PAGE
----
Small iron and steel producers in China have been blamed for the country's failed negotiations last month with major international iron ore suppliers.
The large amounts of iron ore stockpiled at China's ports by small firms prior to the start of the talks had a negative effect on negotiations, Liu Ronghua, a senior research fellow with the Tianma Futures Research Center told Xinhua.
Liu estimated the stockpiles to be between 24 and 40 million tons.
The small firms, which did not join the industry's union led by the country's largest steel producer Baosteel Group, are not able to use such a huge amount of iron ore, he said.
They imported the goods in large quantities prior to the price hike and stored the goods at ports at a low cost.
Liu added that the future is bleak for China's iron and steel market. This was another reason why the negotiations, which began last October, failed.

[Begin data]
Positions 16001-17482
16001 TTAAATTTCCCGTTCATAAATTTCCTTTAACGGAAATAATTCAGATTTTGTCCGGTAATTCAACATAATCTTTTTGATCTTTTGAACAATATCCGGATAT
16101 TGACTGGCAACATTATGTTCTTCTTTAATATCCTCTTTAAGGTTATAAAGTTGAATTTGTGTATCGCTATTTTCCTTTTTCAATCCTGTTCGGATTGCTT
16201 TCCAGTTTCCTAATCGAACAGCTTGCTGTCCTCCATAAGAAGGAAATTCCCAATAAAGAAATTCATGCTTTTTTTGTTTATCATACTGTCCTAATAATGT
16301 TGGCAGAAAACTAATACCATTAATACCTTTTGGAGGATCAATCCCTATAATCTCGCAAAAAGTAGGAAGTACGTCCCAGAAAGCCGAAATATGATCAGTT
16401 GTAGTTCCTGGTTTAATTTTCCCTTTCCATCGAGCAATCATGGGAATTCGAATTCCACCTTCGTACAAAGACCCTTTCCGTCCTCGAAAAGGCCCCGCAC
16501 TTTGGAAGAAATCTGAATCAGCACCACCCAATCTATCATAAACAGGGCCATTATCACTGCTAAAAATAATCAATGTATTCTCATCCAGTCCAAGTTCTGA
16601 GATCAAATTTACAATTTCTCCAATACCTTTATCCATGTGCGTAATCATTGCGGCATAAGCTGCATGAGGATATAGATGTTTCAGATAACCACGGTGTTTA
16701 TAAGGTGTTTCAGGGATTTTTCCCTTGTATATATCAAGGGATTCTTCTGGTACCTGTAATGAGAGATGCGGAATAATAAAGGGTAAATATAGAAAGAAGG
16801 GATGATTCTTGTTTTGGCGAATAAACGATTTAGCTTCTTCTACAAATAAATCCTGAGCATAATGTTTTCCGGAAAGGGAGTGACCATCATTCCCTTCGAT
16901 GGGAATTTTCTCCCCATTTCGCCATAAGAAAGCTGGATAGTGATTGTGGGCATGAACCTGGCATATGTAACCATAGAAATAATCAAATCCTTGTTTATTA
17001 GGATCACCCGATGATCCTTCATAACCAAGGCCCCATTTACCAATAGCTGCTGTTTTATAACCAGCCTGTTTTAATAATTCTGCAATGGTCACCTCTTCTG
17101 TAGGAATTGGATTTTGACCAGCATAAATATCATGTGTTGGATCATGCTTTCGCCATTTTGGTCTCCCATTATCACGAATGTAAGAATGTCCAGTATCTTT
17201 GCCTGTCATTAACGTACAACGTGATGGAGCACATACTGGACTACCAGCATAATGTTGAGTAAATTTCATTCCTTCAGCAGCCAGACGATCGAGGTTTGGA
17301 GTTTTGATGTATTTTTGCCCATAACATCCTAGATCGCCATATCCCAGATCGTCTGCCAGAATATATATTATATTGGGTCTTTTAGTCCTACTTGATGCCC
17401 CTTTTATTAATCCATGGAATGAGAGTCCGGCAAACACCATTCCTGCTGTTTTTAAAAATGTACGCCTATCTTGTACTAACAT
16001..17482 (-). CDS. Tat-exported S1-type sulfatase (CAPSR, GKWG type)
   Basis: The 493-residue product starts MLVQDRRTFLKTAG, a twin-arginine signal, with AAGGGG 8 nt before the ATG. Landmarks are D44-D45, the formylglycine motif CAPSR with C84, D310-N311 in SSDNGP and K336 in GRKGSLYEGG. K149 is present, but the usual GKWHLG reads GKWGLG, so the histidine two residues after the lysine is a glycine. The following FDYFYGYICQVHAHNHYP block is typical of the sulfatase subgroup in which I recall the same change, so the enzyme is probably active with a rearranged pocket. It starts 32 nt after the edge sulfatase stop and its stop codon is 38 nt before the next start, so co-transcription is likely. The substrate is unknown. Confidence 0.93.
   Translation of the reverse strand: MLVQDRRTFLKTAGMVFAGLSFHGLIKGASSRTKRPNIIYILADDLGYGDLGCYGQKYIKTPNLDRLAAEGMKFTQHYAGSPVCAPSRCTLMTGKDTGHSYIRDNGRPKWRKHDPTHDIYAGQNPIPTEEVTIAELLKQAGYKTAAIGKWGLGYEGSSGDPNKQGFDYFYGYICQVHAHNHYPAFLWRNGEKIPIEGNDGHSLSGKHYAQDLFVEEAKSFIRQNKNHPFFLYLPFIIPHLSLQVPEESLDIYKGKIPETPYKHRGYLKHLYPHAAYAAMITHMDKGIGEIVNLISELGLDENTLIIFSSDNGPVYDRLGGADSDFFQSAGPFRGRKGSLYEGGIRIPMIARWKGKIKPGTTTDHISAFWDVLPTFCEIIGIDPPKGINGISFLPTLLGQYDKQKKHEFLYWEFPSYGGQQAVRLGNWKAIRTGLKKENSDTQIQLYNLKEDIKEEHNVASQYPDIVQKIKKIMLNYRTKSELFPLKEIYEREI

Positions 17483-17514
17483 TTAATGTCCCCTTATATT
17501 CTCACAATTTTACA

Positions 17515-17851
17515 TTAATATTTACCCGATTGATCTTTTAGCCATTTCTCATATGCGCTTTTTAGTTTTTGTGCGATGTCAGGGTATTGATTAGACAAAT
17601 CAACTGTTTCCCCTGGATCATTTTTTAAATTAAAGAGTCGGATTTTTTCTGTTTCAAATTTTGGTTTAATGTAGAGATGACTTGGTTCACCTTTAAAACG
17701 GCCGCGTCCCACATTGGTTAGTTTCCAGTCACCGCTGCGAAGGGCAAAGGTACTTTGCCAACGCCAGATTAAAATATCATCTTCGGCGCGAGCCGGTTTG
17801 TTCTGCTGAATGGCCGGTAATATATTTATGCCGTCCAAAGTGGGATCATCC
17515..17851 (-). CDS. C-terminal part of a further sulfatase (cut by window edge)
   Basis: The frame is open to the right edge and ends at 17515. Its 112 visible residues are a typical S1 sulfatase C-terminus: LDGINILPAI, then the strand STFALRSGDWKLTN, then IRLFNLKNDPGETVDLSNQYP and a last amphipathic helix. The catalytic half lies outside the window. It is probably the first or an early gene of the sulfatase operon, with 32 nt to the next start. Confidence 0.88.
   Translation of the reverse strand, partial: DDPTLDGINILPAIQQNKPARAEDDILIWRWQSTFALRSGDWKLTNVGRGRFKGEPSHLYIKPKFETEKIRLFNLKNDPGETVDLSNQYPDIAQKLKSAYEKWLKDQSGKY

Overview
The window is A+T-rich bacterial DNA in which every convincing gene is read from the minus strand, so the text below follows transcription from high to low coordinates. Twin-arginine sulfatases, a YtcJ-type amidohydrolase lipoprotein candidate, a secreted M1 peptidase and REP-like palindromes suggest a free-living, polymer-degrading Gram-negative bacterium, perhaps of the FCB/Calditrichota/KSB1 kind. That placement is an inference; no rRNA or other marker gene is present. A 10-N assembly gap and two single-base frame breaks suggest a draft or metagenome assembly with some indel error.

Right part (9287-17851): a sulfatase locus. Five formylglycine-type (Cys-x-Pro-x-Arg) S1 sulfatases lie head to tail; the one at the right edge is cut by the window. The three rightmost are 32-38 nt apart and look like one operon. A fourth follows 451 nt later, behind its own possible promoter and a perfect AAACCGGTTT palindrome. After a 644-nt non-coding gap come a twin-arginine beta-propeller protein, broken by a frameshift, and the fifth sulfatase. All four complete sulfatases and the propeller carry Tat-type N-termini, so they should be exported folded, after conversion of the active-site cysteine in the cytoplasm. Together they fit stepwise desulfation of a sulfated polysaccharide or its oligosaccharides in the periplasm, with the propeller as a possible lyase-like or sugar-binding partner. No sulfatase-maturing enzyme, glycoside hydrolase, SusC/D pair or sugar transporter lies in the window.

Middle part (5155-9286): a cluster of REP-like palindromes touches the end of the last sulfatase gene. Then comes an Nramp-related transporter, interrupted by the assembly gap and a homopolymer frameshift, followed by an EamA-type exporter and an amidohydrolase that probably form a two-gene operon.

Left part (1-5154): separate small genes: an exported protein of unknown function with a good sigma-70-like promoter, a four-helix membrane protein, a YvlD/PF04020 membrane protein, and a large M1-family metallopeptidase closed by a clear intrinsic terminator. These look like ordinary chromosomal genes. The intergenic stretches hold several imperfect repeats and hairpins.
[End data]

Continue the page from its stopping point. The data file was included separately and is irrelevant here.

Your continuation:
Baosteel Group, which represented other major Chinese steelmakers at the negotiations, agreed to a 19 percent price hike with Australia's BHP Billiton Ltd on June 20.
Liu said the price surge would mean that China needs to spend an extra 10 billion yuan (US$1.25 billion) this year importing 148 million tons of iron ore.
China has already spent an additional 40 billion yuan on imports as a result of a 71.5 percent price rise in 2005.
China's booming economy, which has grown by about 10 percent a year for the last three years, is dependent on raw materials, including iron ore.
(Xinhua News Agency July 7, 2006)